Frugal Autos: How to Find a Car That Won’t Break the Bank

Wednesday, October 19, 2016, AM | Leave Comment

If your old car has seen some better days, or you don’t have a car at all, you might be trying to search the market for a new one. But chances are good that most of them that you come across are out of your price range.

That is why it is important to know a few tricks for getting a car at a lower cost.

  • Come With Cash

    The psychological effect of having visible cash already available for a purchase can quickly influence a seller into letting a car go for thousands of dollars less than they were originally willing to agree to.

    For safety reasons, be sure to bring a trusted person along with you if you will be carrying a significant amount of money, though.

    If you do not feel safe with a large amount of cash, offer to write a check for the whole amount of the purchase price that you think is acceptable.

  • Find the Flaws

    Inspect the car inside and out. Take it for a test drive too. Write a list of all of the dents, scratches, or faults that you might see. Show this to the seller as a bargaining tool for getting the price reduced some.

  • Check the Blue Book

    Before you ever pay a cent for a car, such as a new Toyota, always check a resource called the “Kelley Blue Book.”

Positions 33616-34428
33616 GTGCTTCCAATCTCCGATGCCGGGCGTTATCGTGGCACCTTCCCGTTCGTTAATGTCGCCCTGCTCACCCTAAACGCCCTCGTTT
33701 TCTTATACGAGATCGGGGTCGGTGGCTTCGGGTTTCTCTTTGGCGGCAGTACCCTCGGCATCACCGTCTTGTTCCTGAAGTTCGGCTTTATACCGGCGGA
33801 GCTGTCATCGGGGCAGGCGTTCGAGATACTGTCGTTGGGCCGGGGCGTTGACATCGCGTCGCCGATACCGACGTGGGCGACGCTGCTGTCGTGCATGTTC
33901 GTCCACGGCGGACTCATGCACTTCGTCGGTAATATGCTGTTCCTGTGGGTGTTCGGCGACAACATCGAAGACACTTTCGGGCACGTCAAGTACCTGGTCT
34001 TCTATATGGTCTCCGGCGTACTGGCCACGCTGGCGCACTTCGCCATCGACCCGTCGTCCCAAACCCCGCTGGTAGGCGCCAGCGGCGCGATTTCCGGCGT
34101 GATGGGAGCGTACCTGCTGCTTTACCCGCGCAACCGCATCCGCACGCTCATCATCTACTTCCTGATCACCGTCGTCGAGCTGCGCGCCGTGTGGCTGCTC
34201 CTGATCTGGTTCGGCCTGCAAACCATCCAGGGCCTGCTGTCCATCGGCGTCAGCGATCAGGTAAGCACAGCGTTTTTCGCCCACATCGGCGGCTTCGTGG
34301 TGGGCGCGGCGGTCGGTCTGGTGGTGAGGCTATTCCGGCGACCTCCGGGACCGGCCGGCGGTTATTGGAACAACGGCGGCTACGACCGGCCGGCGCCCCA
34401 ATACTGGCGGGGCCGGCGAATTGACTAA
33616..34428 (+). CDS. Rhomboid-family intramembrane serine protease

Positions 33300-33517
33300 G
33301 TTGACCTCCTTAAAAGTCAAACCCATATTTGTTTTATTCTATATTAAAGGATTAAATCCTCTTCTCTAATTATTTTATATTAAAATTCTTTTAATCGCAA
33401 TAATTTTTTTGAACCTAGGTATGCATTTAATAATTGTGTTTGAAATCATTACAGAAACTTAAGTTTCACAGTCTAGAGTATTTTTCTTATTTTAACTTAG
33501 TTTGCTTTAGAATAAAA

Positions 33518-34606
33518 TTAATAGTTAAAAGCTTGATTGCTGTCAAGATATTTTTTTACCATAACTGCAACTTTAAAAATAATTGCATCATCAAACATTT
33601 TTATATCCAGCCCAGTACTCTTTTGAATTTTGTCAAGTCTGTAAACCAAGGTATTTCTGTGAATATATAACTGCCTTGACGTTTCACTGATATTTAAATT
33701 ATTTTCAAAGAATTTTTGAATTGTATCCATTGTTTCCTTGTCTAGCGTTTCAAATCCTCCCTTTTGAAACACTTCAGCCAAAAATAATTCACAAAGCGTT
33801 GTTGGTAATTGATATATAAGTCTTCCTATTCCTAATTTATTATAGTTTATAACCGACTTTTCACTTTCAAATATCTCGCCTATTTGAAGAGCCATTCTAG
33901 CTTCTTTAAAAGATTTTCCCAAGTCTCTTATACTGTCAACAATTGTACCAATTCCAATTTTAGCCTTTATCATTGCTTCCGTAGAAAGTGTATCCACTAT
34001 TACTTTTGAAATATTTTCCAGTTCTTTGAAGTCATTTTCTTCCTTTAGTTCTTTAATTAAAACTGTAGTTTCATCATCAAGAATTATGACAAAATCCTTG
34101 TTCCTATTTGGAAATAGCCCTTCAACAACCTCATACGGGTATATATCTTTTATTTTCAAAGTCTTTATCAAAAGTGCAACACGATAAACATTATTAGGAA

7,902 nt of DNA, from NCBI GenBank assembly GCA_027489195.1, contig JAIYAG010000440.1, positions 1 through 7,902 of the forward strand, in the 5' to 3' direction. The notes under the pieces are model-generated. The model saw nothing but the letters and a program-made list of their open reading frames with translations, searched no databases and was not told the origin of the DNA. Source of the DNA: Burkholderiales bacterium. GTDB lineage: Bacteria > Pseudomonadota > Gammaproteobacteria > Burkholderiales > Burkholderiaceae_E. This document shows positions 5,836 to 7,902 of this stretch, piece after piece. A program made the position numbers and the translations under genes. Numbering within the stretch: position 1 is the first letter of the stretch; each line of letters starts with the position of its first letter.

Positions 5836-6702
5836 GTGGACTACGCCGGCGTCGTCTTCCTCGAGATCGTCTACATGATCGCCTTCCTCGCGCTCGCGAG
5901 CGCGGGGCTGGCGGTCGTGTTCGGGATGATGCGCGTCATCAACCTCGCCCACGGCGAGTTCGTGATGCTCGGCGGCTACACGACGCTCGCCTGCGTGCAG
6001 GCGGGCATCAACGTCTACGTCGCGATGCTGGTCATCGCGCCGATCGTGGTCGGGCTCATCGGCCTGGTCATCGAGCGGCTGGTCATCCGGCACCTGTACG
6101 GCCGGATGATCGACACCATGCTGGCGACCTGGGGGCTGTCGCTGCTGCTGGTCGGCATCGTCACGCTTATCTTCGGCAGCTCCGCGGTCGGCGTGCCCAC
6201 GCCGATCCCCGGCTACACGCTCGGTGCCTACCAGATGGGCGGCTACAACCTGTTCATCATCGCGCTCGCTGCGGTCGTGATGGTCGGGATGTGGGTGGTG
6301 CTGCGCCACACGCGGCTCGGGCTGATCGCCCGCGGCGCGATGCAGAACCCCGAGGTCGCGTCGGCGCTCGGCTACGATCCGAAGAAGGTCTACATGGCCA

Professionals, like those at Milton Reuben Toyota, know how helpful it is to learn the current value of your prospective vehicle.

    If the seller tries to make you pay more than this price, go to someone else who is more honest than them.

  • The Reverse Shopping Method

    Instead of looking for a car then trying to find a way to pay for it, do the opposite. Tell the car dealer how much money that you are willing to spend on a vehicle first, so they can help you find a match.

    Be sure to still follow the other tips for getting a good final price, though.

As a precaution, it is best to always go car shopping with a qualified mechanic or someone who has automotive experience. Tell them to test drive the car and check it for any signs of broken parts or engine trouble that you might not have noticed.

If the repairs are minor, consider getting the car anyways. But ask for a deep discount for the trouble. Also, don’t forget to request a report of the car’s history to see if it has been in any previous accidents before.

Author BIO

Rachelle Wilber is a freelance writer living in the San Diego, California area. She graduated from San Diego State University with her Bachelor’s Degree in Journalism and Media Studies. She tries to find an interest in all topics and themes, which prompts her writing. When she isn’t on her porch writing in the sun, you can find her shopping, at the beach, or at the gym. Follow her on twitter and Facebook.

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